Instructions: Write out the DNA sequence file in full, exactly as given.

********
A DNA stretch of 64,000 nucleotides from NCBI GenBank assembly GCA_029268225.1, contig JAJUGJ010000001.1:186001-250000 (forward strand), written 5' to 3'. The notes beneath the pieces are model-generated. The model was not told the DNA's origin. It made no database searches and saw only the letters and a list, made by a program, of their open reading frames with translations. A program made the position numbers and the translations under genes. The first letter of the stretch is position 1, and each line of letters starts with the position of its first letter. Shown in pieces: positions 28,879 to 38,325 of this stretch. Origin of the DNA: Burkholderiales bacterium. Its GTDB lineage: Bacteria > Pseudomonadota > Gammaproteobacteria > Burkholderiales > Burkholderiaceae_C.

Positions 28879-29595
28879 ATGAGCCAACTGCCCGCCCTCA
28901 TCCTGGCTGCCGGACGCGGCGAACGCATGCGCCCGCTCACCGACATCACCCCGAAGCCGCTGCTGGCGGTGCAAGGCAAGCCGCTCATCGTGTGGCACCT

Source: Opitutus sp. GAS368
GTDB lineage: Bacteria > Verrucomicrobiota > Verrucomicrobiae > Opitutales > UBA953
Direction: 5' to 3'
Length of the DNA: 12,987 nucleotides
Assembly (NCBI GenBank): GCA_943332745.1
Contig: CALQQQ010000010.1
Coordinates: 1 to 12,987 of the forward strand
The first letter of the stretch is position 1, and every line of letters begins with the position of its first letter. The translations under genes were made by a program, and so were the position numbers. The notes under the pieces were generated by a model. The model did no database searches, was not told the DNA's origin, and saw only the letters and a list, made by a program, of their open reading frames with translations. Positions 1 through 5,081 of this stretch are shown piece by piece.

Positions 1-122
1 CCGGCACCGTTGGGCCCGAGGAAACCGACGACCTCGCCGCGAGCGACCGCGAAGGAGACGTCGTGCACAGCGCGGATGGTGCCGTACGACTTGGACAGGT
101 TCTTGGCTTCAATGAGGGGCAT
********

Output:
A DNA stretch of 64,000 nucleotides from NCBI GenBank assembly GCA_029268225.1, contig JAJUGJ010000001.1:186001-250000 (forward strand), written 5' to 3'. The notes beneath the pieces are model-generated. The model was not told the DNA's origin. It made no database searches and saw only the letters and a list, made by a program, of their open reading frames with translations. A program made the position numbers and the translations under genes. The first letter of the stretch is position 1, and each line of letters starts with the position of its first letter. Shown in pieces: positions 28,879 to 38,325 of this stretch. Origin of the DNA: Burkholderiales bacterium. Its GTDB lineage: Bacteria > Pseudomonadota > Gammaproteobacteria > Burkholderiales > Burkholderiaceae_C.

Positions 28879-29595
28879 ATGAGCCAACTGCCCGCCCTCA
28901 TCCTGGCTGCCGGACGCGGCGAACGCATGCGCCCGCTCACCGACATCACCCCGAAGCCGCTGCTGGCGGTGCAAGGCAAGCCGCTCATCGTGTGGCACCT

Source: Opitutus sp. GAS368
GTDB lineage: Bacteria > Verrucomicrobiota > Verrucomicrobiae > Opitutales > UBA953
Direction: 5' to 3'
Length of the DNA: 12,987 nucleotides
Assembly (NCBI GenBank): GCA_943332745.1
Contig: CALQQQ010000010.1
Coordinates: 1 to 12,987 of the forward strand
The first letter of the stretch is position 1, and every line of letters begins with the position of its first letter. The translations under genes were made by a program, and so were the position numbers. The notes under the pieces were generated by a model. The model did no database searches, was not told the DNA's origin, and saw only the letters and a list, made by a program, of their open reading frames with translations. Positions 1 through 5,081 of this stretch are shown piece by piece.

Positions 1-122
1 CCGGCACCGTTGGGCCCGAGGAAACCGACGACCTCGCCGCGAGCGACCGCGAAGGAGACGTCGTGCACAGCGCGGATGGTGCCGTACGACTTGGACAGGT
101 TCTTGGCTTCAATGAGGGGCAT